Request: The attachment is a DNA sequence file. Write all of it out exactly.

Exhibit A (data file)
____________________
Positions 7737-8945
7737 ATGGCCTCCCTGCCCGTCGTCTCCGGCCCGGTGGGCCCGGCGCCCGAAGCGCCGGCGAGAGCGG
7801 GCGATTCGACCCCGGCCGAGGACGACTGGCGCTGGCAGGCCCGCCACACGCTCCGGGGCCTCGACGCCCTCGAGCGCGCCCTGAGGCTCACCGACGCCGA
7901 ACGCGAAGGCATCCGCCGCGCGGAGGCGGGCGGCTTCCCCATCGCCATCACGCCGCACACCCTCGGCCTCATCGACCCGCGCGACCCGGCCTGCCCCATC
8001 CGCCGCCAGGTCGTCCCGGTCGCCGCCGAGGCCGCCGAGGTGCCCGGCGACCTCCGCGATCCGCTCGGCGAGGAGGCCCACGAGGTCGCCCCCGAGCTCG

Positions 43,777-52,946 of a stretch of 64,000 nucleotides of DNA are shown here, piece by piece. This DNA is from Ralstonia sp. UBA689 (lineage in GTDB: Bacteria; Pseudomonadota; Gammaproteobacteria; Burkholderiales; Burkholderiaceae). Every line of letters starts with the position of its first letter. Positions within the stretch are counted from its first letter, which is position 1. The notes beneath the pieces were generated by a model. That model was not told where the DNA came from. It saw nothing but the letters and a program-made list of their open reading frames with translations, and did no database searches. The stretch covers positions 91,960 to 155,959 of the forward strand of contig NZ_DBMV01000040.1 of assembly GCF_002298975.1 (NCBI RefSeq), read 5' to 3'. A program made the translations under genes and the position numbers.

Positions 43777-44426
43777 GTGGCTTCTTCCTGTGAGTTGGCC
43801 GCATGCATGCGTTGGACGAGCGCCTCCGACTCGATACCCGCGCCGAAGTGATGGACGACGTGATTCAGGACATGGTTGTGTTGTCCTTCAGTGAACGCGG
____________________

Positions 7737-8945
7737 ATGGCCTCCCTGCCCGTCGTCTCCGGCCCGGTGGGCCCGGCGCCCGAAGCGCCGGCGAGAGCGG
7801 GCGATTCGACCCCGGCCGAGGACGACTGGCGCTGGCAGGCCCGCCACACGCTCCGGGGCCTCGACGCCCTCGAGCGCGCCCTGAGGCTCACCGACGCCGA
7901 ACGCGAAGGCATCCGCCGCGCGGAGGCGGGCGGCTTCCCCATCGCCATCACGCCGCACACCCTCGGCCTCATCGACCCGCGCGACCCGGCCTGCCCCATC
8001 CGCCGCCAGGTCGTCCCGGTCGCCGCCGAGGCCGCCGAGGTGCCCGGCGACCTCCGCGATCCGCTCGGCGAGGAGGCCCACGAGGTCGCCCCCGAGCTCG

Positions 43,777-52,946 of a stretch of 64,000 nucleotides of DNA are shown here, piece by piece. This DNA is from Ralstonia sp. UBA689 (lineage in GTDB: Bacteria; Pseudomonadota; Gammaproteobacteria; Burkholderiales; Burkholderiaceae). Every line of letters starts with the position of its first letter. Positions within the stretch are counted from its first letter, which is position 1. The notes beneath the pieces were generated by a model. That model was not told where the DNA came from. It saw nothing but the letters and a program-made list of their open reading frames with translations, and did no database searches. The stretch covers positions 91,960 to 155,959 of the forward strand of contig NZ_DBMV01000040.1 of assembly GCF_002298975.1 (NCBI RefSeq), read 5' to 3'. A program made the translations under genes and the position numbers.

Positions 43777-44426
43777 GTGGCTTCTTCCTGTGAGTTGGCC
43801 GCATGCATGCGTTGGACGAGCGCCTCCGACTCGATACCCGCGCCGAAGTGATGGACGACGTGATTCAGGACATGGTTGTGTTGTCCTTCAGTGAACGCGG